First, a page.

Security is granted by a surveillance camera system and the river police. The building of the police station at the entrance is a remarkable piece of contemporary architecture designed by László Váncza and Zoltán Szécsi Zoltán. In general, buildings on the levee harmonize in color and style with large glass windows maintaining proximity to nature.
The levee is a venue for several sports events. In 2012, the 3rd Red Bull Flyday was held in the bay with self-made flying objects. Creative ideas included a flying pink shoe, lawnmower and a cap. In 2016, Iron Man competition started from the park and it has become a popular place to watch live broadcast of football matches.
Despite property development the bay is rich in diverse natural values. Fish favor the outer side of the levee where water flow creates an ideal habitat and protected species, such as the common dace, the western tubenose goby and the three-spined stickleback are also present. The area attracts mostly water birds. Little ringed plovers have returned to the levee after years and dunlins, which normally do not nest in Hungary, were observed too. Various gull species are also common in the bay and birdhouses have been placed to increase singing bird population.
The outer side of the levee has a protected status to maintain the rich fauna and flora. The first sighting of the “Beaver of Kopaszi levee” was recorded in 2010. Photos of it by Ádám Horváth earned him the “Photographer of the year” title (“The Earth is in our hands” category) in 2014. Visitors may also observe the beaver at dusk at the southern tip of the levee.
Leveraging unique features of the bay is in the scope of ambitious plans revealed in 2016. The “Budapart” concept is a complex development project with living and office quarters, entertainment, shopping and recreational facilities, a new bridge and a port. Design works were assigned to the Danish architecture firm Adept. Buildings of various heights and designated green areas both aim to keep proximity to nature and scenic view for future residents, workers and visitors of the place.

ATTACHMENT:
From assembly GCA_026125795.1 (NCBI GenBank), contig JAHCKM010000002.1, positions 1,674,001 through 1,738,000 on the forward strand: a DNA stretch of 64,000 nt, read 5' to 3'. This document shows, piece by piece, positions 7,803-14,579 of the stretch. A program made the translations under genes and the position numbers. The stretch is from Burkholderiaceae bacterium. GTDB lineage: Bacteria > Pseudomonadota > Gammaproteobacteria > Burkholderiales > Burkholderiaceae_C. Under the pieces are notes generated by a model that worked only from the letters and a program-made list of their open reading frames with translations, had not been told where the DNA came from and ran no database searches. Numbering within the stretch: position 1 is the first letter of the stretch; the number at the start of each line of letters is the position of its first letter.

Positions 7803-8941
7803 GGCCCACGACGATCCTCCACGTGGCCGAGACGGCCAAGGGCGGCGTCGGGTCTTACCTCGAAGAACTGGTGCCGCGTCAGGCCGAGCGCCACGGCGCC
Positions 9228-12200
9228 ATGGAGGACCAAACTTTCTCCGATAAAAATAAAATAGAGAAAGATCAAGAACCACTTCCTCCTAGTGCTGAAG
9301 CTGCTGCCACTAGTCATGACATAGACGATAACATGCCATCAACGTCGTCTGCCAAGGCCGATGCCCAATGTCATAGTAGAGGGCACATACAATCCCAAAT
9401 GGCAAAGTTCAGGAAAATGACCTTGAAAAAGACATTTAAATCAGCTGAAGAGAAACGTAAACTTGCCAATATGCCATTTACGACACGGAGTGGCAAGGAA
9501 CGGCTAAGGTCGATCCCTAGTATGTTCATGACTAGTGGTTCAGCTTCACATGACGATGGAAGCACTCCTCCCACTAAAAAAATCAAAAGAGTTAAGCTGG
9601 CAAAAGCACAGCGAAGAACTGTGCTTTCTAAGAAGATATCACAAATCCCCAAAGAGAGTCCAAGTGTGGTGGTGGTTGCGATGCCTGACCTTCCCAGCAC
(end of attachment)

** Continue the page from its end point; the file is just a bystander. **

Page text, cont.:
Both the historic background and future perspectives of Kopaszi levee make it a location of top priority in the district. For sports, a walk, a picnic or a coffee in a natural environment the bay is an excellent choice.
- Every day from 6.00 to 22.00
Universities and parks on the two sides of the Danube The bike trip from the university campus to Kopaszi levee lets you discover the riverbanks crossing the Danube twice. Riding along the river you will a beautiful spa, a university building that dominates the riverside, significant cultural spots and probably the most popular park of the city.
An architecture tour in New Buda This route helps to discover a selection of 20th century architectural attractions of the district, especially those that reopened with a new function after having lost their old one: bus station transformed into a restaurant and café, or a gearbox factory turned into a supermarket.